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16 July 2009 Edition

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LET’S try something different this week; something a little bit more entertaining than continuing ‘Lessons in Journalism’ for Jim Cusack or taking the mick out of DUP ministers who don’t believe in gravity.
Instead of talking about things that appeared in the news, let’s focus on things that didn’t. Here’s something that didn’t appear in any national newspaper in Ireland...
A message to our readers. Some of you may have come to the conclusion from reading the coverage of the recent electricians’ dispute that the strikers were in the wrong.
Headlines like, “TEEU strike leaders are mad”, “Electricians are traitors to Ireland”, and “Machine-gun the bastards, Taoiseach!” might have led some readers to think that the media were putting the blame for the dispute on the strikers.
However, following the revelation from Denis Judge, head of the National Electrical Contractor’s, on Friday’s Morning Ireland that they were actually able to pay the 4.9% increase owed since April 2008 while looking for a 10% pay cut, it is now clear that contractors were trying to use the recession to undermine rates of pay.
Which is what the TEEU – ably led in this dispute by Eamon Devoy, SIPTU and ICTU – said was happening.
Therefore, contrary to our earlier reports, the strike did not cost the Irish taxpayer €230 million. Intransigence from greedy employers did. And the strikers won a 4.9% pay increase when we were telling them to take a whopping 10% pay cut.
This is what led to today’s headlines like, “Electricians of Ireland, we salute you”, “Workers bash greedy bosses” and “Cowen must make way for Eamon Devoy”.
We faithfully promise readers that we will never again fall so blindly for any anti-union propaganda. Instead, we will robustly question and challenge the claims of employers and business interests instead of fawning over them with breathless admiration like cheap harlots.

In fairness, I’m writing this on Monday night so it could be in Tuesday’s papers... doubt it though.

YOU won’t have seen this story either (it didn’t appear anywhere)...
“Thousands of people turned out over the weekend for the annual Ku Klux Klan march through the streets of Savannah, Georgia. There was a festive atmosphere as young and old came out to see the parade and celebrate white pride.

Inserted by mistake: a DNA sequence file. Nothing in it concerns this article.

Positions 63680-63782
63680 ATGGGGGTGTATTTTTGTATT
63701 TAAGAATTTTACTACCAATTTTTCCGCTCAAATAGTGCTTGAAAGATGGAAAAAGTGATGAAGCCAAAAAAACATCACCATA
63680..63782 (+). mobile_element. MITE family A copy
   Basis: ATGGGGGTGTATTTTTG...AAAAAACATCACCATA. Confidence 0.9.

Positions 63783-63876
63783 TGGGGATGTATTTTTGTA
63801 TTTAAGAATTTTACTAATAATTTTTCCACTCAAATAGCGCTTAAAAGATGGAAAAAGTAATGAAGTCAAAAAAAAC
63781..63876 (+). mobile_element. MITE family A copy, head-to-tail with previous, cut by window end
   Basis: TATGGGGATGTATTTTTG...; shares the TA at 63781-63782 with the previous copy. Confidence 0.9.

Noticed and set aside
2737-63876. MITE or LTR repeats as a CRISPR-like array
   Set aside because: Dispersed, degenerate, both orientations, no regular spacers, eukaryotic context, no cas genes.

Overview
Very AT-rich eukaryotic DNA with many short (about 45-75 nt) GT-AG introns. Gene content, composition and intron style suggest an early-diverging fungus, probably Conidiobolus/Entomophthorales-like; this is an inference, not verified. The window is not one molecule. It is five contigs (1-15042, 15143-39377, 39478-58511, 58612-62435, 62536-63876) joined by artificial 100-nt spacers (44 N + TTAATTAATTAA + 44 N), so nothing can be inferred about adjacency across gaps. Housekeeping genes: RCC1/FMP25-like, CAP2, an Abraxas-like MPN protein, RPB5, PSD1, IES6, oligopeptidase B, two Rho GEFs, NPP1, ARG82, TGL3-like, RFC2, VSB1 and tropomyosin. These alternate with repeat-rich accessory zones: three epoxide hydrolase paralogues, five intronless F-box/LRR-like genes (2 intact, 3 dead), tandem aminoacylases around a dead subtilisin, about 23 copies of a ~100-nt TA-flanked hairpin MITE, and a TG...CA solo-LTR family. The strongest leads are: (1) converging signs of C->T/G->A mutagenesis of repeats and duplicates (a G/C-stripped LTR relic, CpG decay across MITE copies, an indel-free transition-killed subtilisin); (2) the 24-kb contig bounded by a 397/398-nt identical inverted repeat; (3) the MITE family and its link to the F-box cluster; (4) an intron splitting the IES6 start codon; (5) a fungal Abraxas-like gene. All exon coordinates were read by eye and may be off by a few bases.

“The march, which commemorates the massacre of African-Americans by whites some centuries ago, is a key date in the white pride calendar but, behind the colourful pagentary, there was a serious message. ‘This is not just about the past; it’s about today,” said Ku Klux Klan Grand Wizard Robert Allister. ‘White culture is under threat from an increasingly confident black community benefiting from so-called equality legislation. They’re getting everything while us whites are being left behind. It’s nothing short of ethnic cleansing.’
“Mr Allister went on to warn against so-called ‘mixed marriages’, where whites marry blacks. ‘Mixed marriages are a threat to our community and our culture,’ he said. ‘Our opposition to it is endorsed by the Bible. I wouldn’t marry a black and I don’t want any of my children to do so.’
“Members of the local African-American community declined to comment though traditionally they keep a low profile during Klan celebrations.”

No, that didn’t appear in a single US newspaper over the weekend. Very similar articles did appear in the Belfast Telegraph, the Belfast News Letter and their sister paper, The Irish Times, after the Twelfth of July Orange Order parades. Just different colours.

YOU won’t have seen this one either...
Speaking to cheering Green Party activists outside Leinster House yesterday, the party’s leader, Mr John Gormley, defended his decision to pull the party out of government.
“We could swallow Shannon,” he said in an emotional, 15-minute address. “None of us was happy about US combat troops going through Shannon and dubious rendition torture flights, but we could live with it. Tara... well, it wasn’t really our fault (happened before us, you know...).
“Lisbon’s mutual defence pact, a European Armaments Agency and the death of Irish neutrality hurt; it hurt bad, I won’t deny that, but we wanted to show we were ready to govern. Signing over more natural resources to Shell and sending the police in to assault protesters might not have been how we’d hoped the Corrib dispute would end, but Brian told me it was for the greater good.”
Now visibly weeping, Mr Gormley went on to defend Green Party support for the return of third-level fees, the pension levy, cuts in social welfare benefits and the medical card, along with hospital closures and the abolition of trial by jury.
“But when Brian Cowen came to me and said, ‘John, we can’t go ahead with the plan to ban traditional lightbulbs in favour of energy saving ones,’ I knew the time had come to draw a line in the sand.
“Taoiseach, you may take our principles and our pride, our basic moral sense of decency and humanity. You may display my manhood in a jar at the Cabinet table and occasionally jauntily wave it about your head for a laugh, but when you take our lightbulbs, sir, you go too far.”
And you’re not likely to. By all accounts, the lightbulb scheme’s a go.

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